Your Practice's Missing Piece

Where and How to Properly Store Personal Employee Information

By: Erica Spechuilli

Whether you work in Human Resources or you’re a business owner trying to keep track of your employees’ files there are a few important things to note when organizing and storing employee information.

While it may be convenient to store everything about an employee in one file, this is not the way to do it. You should keep separate files for a few different categories. Often times people put all information into the employee personnel file which isn’t a good habit to get into.

The employee personnel file should contain only documents which refer to the employment relationship between the employee and the employer from application through termination. The employee personnel file is a highly sensitive file containing confidential information and should be treated as such by limiting the accessibility to the file only to those required to access it (employee’s immediate supervisor and Human Resources). The employee also has the right to request access to their own personnel file but at no time should the file be removed from the oversight of Human Resources!

The American with Disabilities Act (ADA) forbids employers from including medical information such as reasonable accommodation requests, doctor’s notes, and workers’ compensation claims within an employee’s general personnel file. These documents must be maintained separately from the employee personnel file and must maintain an even higher level of security.

Federal I-9 forms should be kept separate from all other records and in one common location (confidential and protected folder in locked filing cabinet or confidential folder electronically with restricted access).

In addition to the above documents, there are also other records that should not be accessible to managers and supervisors due to the sensitivity of the information including documents that contain dates of birth, social security number, marital status, dependent information, immigration status, race, gender, religion, sexual orientation, national origin and criminal history. A common solution to this challenge is to maintain an additional file that contains these records and limit the accessibility to these records to Human Resources and the employee.

Minimally, there should be four separate files storing sensitive information for your employees: Personnel File, Confidential File, Medical File and Benefits File. There should also be one common file for ALL I-9 forms including forms for terminated employees, hires, and re-hires.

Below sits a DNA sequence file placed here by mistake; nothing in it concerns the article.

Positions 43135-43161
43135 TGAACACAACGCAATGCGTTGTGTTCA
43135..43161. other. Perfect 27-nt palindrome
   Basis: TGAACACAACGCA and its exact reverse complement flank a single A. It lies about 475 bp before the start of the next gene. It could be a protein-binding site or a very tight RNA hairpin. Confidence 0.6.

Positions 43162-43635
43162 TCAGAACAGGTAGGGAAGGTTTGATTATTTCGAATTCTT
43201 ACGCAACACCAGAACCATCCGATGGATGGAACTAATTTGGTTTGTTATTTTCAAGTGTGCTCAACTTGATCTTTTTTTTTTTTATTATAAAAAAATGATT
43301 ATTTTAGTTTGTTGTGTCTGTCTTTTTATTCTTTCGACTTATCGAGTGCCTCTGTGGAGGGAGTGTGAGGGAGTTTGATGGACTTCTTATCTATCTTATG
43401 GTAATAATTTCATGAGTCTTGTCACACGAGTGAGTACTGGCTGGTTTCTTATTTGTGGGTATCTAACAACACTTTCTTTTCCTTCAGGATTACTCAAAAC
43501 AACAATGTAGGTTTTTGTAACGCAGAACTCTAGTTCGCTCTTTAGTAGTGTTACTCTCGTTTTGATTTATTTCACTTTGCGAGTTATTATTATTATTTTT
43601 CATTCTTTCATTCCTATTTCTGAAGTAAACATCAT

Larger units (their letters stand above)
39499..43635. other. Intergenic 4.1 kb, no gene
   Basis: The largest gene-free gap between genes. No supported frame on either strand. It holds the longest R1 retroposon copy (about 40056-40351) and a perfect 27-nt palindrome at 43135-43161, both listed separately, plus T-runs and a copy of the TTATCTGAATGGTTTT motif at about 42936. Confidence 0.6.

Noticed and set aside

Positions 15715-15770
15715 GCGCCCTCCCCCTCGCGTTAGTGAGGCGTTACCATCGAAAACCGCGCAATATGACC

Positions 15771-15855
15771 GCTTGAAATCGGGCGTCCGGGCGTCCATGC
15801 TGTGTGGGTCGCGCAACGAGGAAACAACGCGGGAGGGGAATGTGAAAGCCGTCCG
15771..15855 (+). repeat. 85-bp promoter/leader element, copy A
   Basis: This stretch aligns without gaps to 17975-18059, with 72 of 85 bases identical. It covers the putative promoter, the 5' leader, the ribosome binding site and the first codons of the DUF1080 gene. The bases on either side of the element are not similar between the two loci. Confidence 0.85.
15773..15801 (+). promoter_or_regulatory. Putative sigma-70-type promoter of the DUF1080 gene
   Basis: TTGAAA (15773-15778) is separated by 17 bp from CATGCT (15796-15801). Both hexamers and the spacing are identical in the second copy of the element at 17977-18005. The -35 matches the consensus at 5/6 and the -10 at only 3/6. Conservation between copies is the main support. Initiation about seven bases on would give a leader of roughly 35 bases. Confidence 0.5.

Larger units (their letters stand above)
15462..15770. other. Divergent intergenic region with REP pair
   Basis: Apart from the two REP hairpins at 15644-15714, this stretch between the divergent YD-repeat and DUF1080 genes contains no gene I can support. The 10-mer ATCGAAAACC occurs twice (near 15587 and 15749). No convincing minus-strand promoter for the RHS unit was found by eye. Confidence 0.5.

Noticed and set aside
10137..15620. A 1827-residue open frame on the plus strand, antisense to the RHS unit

The first question when considering where a document should be stored is what the intent of the document is.

Here are some ways to organize your employees’ documents appropriately:

Employee Personnel File

  • Job Application/Resume
  • Educational Transcripts
  • Job Description
  • Job Offer Letter/Employment Contract
  • Checklist from New Employee Orientation including trainings, material covered and by whom
  • Requests for Transfers, Promotions, Demotions, Layoffs
  • Letters of Recognition and/or Awards
  • Pay and Compensation Records
  • Education and Training Records
  • Handbook and Policy Acknowledgements
  • Employment Agreements such as non-compete, confidentiality agreements, company provided equipment, etc.
  • Performance Evaluations and Goal-Setting Records
  • Warnings, disciplinary notices, etc.
  • Notes on attendance
  • Employee Self-Assessments
  • Training Records
  • Competencies Assessments
  • Resignation Letter
  • Termination paperwork
  • Exit Interview documentation
  • Employment Termination Checklist  

Employee Confidential File

  • Reference and Background Check Results
  • Drug Test Results
  • Equal Employment Opportunity (EEO) self-identification of gender and race/ethnicity
  • Affirmative Action self-identification of gender and veteran status
  • Child Support/Wage Garnishments
  • Litigation Documents
  • Workplace investigation records (other than disciplinary actions)
  • Requests for employment/payroll verification

Employee Medical File

  • Medical Questionnaires
  • Benefit Claims
  • Doctor’s Notes
  • Medical Leave Records
  • Worker’s Compensation Claims
  • Accommodation Requests

Employee Benefits File

  • Benefit Enrollment Forms
  • Updates to Enrollment
  • Beneficiary Designations